The importance of engaged fathering

August 31, 2020

With Father’s Day upon us, we’d like to take this opportunity to celebrate Dads of all kinds – single dads, stepdads, working dads, granddads, stay-at-home dads and all other father figures.

Let’s investigate what science says about fatherhood and what an engaged father looks like.

Happy dad, happy life

Researchers have examined for decades the impact of engaged fathering. And while those that grow up without a father figure present can absolutely go on to live happy, rewarding, healthy lives, the correlations between positive personality traits and wellbeing and quality fathering are astounding.

  • Overall, more than eight out of 10 studies investigating the link between father involvement and child happiness published since 1980 found notable associations between positive fathering and offspring wellbeing.
  • Child psychologist Dr Kyle Pruett found that nurturing fatherly care is linked to pro-social behaviour in both girls and boys.
  • A 26-year-long study discovered that father involvement is the number one factor in a child’s development of empathy. Children that spent more quality time with their fathers became more compassionate adults.

What does an engaged father look like?

There is no debating the importance of the father’s role in childhood development, with positive impacts influencing decision making and outcomes throughout a child’s life. But what does an engaged dad actually look like in practice?

First, he shows up. Fathers that live with their children, attend important events, and make time for one-on-one interaction are likely to have a more positive effect than unengaged fathers.

This doesn’t mean kids that live apart from their dads are unable to benefit from fatherly involvement. Absent fathers can phone, write letters, and visit their children in an effort to develop a close and beneficial relationship.

If a father cannot engage with their child to the extent they would like to, experts suggest that the idea of “buying love” isn’t such a bad one. Financial support from a father can lead to positive outcomes for the child.

It’s worth noting that the quantity of time a father spends with their child isn’t the only contributing factor. Quality is crucial, too. Engaged fathers are those that are interested in the child’s life and are warm and non-judgemental. Insulting, cold, and dismissive fatherly interactions can lead to adverse outcomes.

In celebration of single fathers

The effect fatherhood has on a child’s development and wellbeing is a proven phenomenon, with many studies highlighting the importance of engaged fathering. The impact is multi-faceted and far-reaching – kids that are raised with a committed dad or male role model are less likely to end up in jail or drop out of school, and more likely to have high-paying jobs and stable relationships.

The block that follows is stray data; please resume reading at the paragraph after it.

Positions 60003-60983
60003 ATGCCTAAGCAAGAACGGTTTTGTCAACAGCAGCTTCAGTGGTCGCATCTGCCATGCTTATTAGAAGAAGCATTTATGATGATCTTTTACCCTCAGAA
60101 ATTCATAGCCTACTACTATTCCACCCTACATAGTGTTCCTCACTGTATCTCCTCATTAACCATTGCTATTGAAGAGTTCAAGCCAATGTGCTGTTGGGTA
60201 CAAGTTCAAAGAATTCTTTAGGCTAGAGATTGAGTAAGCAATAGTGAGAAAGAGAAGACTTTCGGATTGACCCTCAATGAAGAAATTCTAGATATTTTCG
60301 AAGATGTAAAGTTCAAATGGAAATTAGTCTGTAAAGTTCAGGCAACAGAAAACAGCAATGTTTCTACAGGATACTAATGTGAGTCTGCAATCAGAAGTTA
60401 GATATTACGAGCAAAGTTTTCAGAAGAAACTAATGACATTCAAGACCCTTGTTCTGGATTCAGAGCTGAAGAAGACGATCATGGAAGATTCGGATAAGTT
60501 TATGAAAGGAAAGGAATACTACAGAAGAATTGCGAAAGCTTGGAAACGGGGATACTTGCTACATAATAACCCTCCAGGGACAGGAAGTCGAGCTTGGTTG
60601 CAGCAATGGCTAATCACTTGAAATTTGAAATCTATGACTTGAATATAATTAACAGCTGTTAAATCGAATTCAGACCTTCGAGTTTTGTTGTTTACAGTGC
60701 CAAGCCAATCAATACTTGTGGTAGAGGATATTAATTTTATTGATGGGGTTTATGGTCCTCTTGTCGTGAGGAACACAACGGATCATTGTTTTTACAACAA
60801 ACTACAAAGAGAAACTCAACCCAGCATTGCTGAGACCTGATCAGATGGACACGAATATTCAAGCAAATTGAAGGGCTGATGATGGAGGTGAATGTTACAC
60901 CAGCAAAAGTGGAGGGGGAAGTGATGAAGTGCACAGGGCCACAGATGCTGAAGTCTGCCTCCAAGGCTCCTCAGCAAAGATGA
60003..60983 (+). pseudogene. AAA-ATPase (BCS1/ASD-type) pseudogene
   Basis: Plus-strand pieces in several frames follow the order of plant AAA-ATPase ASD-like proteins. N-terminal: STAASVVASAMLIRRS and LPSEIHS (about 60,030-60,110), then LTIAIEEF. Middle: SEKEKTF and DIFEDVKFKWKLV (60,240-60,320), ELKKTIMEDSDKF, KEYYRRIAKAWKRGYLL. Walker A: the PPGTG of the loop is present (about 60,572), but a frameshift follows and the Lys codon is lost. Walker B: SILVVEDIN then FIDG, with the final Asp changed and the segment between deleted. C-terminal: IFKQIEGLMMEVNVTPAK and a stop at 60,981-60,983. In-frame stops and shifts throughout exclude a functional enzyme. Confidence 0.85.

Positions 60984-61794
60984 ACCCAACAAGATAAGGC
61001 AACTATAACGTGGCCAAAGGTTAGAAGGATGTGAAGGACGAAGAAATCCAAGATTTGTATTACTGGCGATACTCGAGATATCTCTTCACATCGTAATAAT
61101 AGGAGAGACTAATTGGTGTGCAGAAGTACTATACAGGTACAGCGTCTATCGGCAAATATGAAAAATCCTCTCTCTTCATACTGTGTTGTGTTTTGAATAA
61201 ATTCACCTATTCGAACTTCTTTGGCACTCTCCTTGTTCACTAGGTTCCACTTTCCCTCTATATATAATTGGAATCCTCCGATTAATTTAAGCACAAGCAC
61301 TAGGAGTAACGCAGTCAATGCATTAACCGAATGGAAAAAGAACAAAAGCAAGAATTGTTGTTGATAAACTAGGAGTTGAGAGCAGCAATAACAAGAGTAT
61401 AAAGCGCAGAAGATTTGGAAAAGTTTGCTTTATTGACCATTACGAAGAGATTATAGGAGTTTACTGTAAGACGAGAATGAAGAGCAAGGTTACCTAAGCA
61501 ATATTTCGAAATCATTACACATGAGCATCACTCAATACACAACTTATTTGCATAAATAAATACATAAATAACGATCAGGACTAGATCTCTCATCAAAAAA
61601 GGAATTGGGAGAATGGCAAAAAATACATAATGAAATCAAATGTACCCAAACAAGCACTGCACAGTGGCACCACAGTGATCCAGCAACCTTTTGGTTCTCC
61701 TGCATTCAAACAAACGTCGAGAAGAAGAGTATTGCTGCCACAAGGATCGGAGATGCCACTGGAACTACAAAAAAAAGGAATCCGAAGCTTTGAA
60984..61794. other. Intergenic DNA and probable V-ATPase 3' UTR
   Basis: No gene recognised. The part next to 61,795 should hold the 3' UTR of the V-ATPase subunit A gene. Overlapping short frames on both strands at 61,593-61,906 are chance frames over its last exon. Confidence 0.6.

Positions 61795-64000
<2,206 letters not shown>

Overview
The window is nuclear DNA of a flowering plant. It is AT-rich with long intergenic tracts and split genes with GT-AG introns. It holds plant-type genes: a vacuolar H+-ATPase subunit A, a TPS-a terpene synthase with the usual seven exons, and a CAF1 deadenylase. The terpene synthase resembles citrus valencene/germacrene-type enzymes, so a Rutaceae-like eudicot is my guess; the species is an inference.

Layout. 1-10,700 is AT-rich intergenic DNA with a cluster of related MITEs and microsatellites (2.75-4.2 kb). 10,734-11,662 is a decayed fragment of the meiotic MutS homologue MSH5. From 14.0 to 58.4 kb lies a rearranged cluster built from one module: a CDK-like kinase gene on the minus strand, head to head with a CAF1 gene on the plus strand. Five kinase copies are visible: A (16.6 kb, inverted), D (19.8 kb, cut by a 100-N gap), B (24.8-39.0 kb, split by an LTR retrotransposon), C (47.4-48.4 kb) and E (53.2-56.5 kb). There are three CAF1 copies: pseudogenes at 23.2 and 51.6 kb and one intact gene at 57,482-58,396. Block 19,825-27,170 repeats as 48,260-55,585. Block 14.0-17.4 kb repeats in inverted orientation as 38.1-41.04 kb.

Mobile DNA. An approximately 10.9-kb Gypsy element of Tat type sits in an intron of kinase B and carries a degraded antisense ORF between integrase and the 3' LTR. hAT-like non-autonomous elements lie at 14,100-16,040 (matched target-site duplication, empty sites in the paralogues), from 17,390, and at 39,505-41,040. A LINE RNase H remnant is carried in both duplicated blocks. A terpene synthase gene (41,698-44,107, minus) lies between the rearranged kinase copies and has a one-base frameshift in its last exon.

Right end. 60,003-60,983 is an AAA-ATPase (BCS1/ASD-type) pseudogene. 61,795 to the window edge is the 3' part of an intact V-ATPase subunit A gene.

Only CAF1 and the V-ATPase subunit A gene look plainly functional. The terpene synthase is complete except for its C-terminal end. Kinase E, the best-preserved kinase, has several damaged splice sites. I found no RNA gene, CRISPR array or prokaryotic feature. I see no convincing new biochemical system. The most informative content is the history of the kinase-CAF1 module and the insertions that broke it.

Australia is home to just under 200,000 single-dad families, significantly less than the 878,000 single-mum families. And while all engaged parents are superheroes, single fathers do have it tough.

Across the board, society places significant emphasis on motherhood, with many mums citing extreme pressure to be perfect. The importance of mothering is generally well understood. The importance of fathering, on the other hand, not so much. This can lead to insecurity in single-dad homes.

However, an analysis of more than 100 studies on the relationships between parents and children found that the presence of a loving father is just as important to a child’s wellbeing, social behaviour, and academic success as a loving mother. Some researchers suggest that a nurturing father is more critical to the development of positive traits and outcomes in children.

Either way, single fathers are doing incredible work.

Appreciating all Dads

Father’s Day is a time to celebrate the father figures in our own lives and recognise just how vital their role is. So, here’s to all the different types of Dads!

Photo credit Unsplash @nathananderson

More news stories like this one

Reconnecting isolated seniors with the outside world

When 99 year old Oi Mei first met Winnie, she finally had someone she could share stories in her native tongue. As a fellow Cantonese speaker, Winnie was able to appreciate and resonate with Oi Mei’s experiences in a special way.

Read More

Children learn about themselves and the world through art

Art is something we really value at of our Lake Munmorah Early Learning Centre. It is such a big part of expressing your thoughts and ideas, and as a child it’s one of those go to mediums for communication when you don’t have the written word yet.

Read More

Families to benefit as the NSW Government reveals the locations of 100 new preschools

Thousands of families across NSW will benefit from expanded access to early childhood education as the NSW Government unveils the locations for 100 new public preschools.

Read More